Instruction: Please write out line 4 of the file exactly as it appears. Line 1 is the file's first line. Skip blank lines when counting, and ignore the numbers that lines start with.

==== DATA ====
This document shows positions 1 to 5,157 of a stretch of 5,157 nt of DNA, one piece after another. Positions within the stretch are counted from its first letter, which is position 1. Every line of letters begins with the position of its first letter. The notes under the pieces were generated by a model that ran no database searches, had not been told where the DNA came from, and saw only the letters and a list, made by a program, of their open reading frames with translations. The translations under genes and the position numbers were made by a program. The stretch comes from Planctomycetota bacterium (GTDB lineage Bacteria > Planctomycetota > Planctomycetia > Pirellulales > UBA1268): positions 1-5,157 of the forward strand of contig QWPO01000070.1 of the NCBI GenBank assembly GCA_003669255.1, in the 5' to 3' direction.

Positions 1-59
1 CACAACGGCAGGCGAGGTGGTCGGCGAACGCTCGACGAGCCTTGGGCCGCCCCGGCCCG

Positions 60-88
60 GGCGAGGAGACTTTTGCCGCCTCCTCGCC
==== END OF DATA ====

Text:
Positions 60-88